Tag Archives: Peace deal

Afghanistan: Imagine There’s No Future, by Daniel Lazare

The ballyhooed Afghanistan peace deal is already comatose and will soon be dead. From Daniel Lazare at antiwar.com:

Here’s a little thought experiment. Imagine it’s Sept. 12, 2001, and America is in deep shock over the destruction of the World Trade Center the previous day. George W. Bush goes on national TV and declares:

“Now is not the time to lose our heads. Like Pearl Harbor, the death of thousands of innocent people in Lower Manhattan is a crime that will live in infamy. But our response must be carefully calibrated. With that in mind, we are sending teams of commandos to Afghanistan with the sole purpose of apprehending Osama bin Laden and his top henchmen. Once they’re arrested – and, mark my words, they will be – we will bring them to New York to stand trial just a few yards from where their despicable act of mass murder occurred. We have no quarrel with the people of Afghanistan. But we will have no dealings with the Taliban government as long as it harbors despicable terrorist groups like Al Qaeda. We are confident that our allies will do the same.”

The result of such a well-calibrated response would have been no war in Afghanistan, no prisoners in Guantánamo Bay, and almost certainly no war in Iraq either. Without earlier conflicts to pave the way, intervention in Libya, Syria, and Yemen would have all proved more difficult. Countless deaths would have been avoided and entire societies spared.

Continue reading

THE ANGRY ARAB: The Lessons of the Taliban, by As`ad AbuKhalil

The US government and its military learned nothing from Vietnam. From As`ad AbuKhalil at consortiumnews.com:

The U.S. humiliation in Afghanistan shows that the empire can’t impose its will, no matter how much violence it inflicts, writes As`ad AbuKhalil.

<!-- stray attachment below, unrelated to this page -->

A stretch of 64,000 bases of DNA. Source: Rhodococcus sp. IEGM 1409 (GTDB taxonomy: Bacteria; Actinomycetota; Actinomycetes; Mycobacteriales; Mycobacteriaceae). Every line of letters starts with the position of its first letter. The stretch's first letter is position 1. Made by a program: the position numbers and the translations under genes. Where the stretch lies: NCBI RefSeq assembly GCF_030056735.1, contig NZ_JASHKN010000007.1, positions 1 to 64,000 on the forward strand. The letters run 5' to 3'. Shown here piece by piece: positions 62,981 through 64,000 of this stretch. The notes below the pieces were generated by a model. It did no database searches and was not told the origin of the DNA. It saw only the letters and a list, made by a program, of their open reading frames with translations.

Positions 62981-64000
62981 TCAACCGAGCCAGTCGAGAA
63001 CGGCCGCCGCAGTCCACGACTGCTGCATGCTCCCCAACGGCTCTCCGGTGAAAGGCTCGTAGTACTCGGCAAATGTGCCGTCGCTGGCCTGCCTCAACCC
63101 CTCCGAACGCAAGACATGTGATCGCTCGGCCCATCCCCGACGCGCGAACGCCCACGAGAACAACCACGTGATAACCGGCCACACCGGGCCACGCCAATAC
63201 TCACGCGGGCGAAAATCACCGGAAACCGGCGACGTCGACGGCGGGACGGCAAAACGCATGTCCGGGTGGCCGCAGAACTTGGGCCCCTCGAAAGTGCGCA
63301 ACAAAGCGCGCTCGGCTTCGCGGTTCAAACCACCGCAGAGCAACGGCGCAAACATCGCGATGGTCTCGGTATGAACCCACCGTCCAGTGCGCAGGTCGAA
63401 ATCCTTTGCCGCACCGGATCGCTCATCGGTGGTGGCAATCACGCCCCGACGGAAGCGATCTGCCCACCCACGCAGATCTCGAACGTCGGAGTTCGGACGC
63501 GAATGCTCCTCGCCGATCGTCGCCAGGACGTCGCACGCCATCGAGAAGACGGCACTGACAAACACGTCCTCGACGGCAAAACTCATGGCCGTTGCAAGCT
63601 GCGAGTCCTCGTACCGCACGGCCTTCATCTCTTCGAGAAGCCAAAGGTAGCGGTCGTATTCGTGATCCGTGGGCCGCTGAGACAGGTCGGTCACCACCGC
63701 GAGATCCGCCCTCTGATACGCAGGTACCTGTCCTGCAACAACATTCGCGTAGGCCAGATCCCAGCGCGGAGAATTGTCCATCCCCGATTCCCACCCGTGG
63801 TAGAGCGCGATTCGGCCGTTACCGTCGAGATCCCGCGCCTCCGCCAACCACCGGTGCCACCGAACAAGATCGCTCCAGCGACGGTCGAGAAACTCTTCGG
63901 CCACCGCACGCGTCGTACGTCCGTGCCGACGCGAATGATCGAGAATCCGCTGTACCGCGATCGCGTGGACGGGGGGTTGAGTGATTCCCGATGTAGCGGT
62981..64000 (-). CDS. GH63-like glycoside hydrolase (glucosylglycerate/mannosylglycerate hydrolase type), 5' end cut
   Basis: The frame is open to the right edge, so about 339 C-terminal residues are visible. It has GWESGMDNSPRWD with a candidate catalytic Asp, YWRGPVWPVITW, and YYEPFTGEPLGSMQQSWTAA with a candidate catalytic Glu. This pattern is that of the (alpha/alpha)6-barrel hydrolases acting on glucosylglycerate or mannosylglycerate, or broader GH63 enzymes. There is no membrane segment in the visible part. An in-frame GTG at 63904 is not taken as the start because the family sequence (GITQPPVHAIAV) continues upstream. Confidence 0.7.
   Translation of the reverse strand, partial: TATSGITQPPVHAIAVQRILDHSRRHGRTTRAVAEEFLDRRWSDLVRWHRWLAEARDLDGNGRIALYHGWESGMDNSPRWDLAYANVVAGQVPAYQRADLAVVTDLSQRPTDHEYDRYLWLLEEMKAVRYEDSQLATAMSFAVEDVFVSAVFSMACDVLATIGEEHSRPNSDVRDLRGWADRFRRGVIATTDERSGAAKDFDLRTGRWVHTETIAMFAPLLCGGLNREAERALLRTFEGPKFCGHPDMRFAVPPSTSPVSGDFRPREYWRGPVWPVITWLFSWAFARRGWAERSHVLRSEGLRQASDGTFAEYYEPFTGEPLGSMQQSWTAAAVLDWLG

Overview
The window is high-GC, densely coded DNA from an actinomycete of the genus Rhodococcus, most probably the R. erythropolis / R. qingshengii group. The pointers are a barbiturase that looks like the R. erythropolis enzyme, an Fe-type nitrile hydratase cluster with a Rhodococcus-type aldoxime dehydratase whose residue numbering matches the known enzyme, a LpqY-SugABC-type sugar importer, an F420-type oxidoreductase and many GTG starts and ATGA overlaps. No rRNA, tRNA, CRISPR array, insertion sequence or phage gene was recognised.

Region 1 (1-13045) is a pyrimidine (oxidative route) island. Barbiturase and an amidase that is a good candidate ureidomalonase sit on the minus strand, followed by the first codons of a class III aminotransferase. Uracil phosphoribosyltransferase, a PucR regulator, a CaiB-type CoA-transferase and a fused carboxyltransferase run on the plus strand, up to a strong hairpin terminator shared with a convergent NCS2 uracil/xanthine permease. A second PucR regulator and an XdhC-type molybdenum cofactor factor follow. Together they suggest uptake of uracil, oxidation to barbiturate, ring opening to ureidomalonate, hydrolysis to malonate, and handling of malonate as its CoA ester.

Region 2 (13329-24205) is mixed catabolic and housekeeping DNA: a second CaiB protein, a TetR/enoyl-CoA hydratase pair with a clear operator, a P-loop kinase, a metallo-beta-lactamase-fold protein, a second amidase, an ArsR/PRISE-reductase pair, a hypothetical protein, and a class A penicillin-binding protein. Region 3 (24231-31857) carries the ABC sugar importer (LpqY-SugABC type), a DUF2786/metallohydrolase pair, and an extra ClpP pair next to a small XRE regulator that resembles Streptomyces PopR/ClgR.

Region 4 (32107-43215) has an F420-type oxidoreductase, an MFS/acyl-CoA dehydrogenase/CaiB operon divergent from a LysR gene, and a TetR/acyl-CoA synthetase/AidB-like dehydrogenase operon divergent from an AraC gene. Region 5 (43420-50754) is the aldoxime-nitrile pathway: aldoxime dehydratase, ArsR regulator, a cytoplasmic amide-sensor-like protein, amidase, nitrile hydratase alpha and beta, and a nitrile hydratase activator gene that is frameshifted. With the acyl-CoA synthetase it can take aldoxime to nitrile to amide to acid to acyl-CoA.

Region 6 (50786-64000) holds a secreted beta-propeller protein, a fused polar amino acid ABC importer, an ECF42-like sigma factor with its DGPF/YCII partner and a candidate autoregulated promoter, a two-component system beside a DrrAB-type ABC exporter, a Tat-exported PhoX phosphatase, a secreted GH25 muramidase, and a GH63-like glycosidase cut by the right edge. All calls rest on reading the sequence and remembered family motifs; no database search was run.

Zalmay Khalilzad, left, the U.S. chief envoy, signs off on peace deal with Mullah Abdul Ghani Baradar, a Taliban leader, in Doha, Qatar, Feb. 29, 2020. (State Department)

It was quite a spectacle for this century.  If Western media were not all tied to the war establishment, they would have commented on the symbolism: a U.S. envoy signing a peace agreement with an official representatives of the Taliban movement.

Had Osama bin Laden been alive, he may have been invited to the signing ceremony.  Younger readers did not live through the massive propaganda campaign by all Western governments against the Taliban back in 2001.  The U.S. war on Afghanistan was very popular then: at least 90 percent of Americans supported it in 2001.

Conservatives and liberals united to convince public opinion that the removal of the Taliban from power was an American national priority.  The liberal organization, the Feminist Majority, aided the White House in its propaganda effort by releasing information on the Taliban’s war on women.

But when U.S. bombs started to kill women and children on a regular basis, the Feminist Majority and other liberals were silent. (Among women’s rights activists — including some in Afghanistan — the Feminist Majority’s pro-military position on Afghanistan was controversial at the time.)

George W. Bush and his wife briefly posed as feminist in an effort to persuade the public that the American invasion of Afghanistan is a humanitarian effort.

Continue reading

The Afghanistan ‘peace deal’ riddle, by Pepe Escobar

Don’t expect too much from any Afghanistan peace deal. The Taliban want the US out, the US military wants to stay. From Pepe Escobar at asiatimes.com:

As far as realpolitik Afghanistan is concerned, with or without a deal, the US military want to stay in what is a priceless Greater Middle East base to deploy hybrid war techniques
In this photo taken on February 21, youths and peace activists gather as they celebrate the reduction in violence, in Kandahar. A week-long partial truce took hold across Afghanistan on February 22, with some jubilant civilians dancing in the streets as the war-weary country prepared for this coming Saturday’s planned agreement on a peace deal between the Taliban and the United States. Photo: AFP / Javed Tanveer

Nearly two decades after the invasion and occupation of Afghanistan post-9/11, and after an interminable war costing over $ 2 trillion, there’s hardly anything “historic” about a possible peace deal that may be signed in Doha this coming Saturday between Washington and the Taliban.

We should start by stressing three points.

1- The Taliban wanted all US troops out. Washington refused.

2- The possible deal only reduces US troops from 13,000 to 8,600. That’s the same number already deployed before the Trump administration.

3- The reduction will only happen a year and a half from now – assuming what’s being described as a truce holds.

So there would be no misunderstanding, Taliban Deputy Leader Sirajuddin Haqqani, in an op-ed certainly read by everyone inside the Beltway, detailed their straightforward red line: total US withdrawal.

And Haqqani is adamant: there’s no peace deal if US troops stay.

Still, a deal looms. How come? Simple: enter a series of secret “annexes.”

Continue reading